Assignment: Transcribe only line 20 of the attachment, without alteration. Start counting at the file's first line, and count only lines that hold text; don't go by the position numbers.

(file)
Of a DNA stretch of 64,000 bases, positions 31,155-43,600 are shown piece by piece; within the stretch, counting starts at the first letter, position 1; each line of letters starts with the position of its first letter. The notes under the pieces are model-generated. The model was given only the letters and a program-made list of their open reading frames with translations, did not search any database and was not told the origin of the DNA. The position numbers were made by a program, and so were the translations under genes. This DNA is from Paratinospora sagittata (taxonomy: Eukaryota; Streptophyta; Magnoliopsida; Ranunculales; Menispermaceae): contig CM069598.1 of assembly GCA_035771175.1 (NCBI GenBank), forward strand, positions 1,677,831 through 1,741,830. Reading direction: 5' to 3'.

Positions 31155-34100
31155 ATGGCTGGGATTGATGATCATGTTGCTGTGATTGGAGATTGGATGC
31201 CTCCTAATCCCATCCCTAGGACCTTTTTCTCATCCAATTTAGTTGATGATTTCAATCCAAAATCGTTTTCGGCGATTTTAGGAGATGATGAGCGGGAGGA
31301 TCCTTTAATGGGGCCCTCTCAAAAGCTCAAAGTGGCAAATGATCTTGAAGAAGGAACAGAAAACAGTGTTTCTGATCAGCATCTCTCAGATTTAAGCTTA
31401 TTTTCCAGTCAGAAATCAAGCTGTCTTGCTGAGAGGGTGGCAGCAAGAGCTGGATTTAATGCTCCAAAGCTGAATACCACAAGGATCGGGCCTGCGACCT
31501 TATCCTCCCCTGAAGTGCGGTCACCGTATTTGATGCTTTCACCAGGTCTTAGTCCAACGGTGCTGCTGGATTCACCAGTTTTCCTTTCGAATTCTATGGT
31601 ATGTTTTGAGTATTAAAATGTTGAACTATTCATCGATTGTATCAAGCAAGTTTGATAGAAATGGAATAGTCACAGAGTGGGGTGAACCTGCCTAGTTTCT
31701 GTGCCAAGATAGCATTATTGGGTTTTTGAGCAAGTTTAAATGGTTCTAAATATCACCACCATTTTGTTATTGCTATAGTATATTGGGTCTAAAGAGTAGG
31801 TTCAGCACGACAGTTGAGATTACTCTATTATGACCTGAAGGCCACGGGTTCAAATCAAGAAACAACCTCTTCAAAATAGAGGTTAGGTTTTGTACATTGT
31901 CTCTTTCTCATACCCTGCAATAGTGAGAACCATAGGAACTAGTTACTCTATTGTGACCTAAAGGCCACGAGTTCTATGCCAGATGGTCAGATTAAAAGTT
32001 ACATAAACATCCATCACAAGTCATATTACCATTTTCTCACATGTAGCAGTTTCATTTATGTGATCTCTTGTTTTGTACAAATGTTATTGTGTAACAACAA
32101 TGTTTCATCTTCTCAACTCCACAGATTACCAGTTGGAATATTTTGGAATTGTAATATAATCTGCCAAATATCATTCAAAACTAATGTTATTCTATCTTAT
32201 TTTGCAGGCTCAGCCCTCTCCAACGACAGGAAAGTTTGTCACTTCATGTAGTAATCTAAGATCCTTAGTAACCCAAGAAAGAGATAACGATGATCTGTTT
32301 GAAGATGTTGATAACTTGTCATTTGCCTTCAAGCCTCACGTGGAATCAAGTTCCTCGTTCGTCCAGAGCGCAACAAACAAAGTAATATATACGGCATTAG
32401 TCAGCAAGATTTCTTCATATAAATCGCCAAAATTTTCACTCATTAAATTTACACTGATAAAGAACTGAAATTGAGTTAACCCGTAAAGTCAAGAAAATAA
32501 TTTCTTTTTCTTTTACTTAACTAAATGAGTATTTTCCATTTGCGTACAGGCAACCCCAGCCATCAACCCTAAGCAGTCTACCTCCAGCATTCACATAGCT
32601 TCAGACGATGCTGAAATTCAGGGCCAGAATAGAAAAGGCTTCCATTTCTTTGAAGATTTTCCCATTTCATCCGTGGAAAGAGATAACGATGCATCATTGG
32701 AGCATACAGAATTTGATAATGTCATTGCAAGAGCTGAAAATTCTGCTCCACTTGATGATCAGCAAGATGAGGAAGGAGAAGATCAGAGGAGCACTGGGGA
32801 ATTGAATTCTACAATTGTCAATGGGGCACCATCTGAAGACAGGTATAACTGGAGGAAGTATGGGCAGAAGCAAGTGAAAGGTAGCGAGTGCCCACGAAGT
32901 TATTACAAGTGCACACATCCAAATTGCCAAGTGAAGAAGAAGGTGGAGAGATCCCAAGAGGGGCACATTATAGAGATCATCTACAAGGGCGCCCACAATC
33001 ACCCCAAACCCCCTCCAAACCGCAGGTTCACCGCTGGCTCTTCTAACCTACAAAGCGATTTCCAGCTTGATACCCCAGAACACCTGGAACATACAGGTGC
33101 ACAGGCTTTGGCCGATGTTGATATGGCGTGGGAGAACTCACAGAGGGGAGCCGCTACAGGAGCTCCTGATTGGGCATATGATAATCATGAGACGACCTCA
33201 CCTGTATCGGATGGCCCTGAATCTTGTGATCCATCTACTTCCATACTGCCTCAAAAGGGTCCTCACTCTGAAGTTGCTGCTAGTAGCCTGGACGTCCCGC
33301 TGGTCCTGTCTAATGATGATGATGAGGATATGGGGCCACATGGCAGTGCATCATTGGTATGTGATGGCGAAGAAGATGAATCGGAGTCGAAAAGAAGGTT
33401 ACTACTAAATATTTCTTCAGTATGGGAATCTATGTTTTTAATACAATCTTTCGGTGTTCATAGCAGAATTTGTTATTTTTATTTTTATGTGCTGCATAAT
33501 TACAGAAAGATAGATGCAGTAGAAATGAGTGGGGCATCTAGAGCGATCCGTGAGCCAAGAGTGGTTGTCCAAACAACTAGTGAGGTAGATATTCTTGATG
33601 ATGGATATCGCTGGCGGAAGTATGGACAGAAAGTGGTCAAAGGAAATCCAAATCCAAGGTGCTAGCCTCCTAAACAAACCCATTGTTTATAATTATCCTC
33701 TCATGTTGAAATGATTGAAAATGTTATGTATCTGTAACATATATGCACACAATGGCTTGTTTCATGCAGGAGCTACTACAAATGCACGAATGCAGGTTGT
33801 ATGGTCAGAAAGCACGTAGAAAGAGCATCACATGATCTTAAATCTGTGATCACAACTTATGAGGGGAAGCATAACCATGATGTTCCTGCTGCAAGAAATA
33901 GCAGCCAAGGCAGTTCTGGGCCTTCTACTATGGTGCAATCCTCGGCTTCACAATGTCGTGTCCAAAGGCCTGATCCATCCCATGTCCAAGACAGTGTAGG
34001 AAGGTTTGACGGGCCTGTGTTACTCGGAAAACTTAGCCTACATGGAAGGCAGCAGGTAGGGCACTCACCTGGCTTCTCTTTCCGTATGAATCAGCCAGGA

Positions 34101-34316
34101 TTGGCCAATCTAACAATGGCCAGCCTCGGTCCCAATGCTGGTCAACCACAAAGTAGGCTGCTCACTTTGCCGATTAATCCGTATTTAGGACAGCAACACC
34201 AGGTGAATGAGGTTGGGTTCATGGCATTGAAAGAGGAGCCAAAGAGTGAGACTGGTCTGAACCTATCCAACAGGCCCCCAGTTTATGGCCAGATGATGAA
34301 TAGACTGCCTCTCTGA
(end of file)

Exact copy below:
32801 ATTGAATTCTACAATTGTCAATGGGGCACCATCTGAAGACAGGTATAACTGGAGGAAGTATGGGCAGAAGCAAGTGAAAGGTAGCGAGTGCCCACGAAGT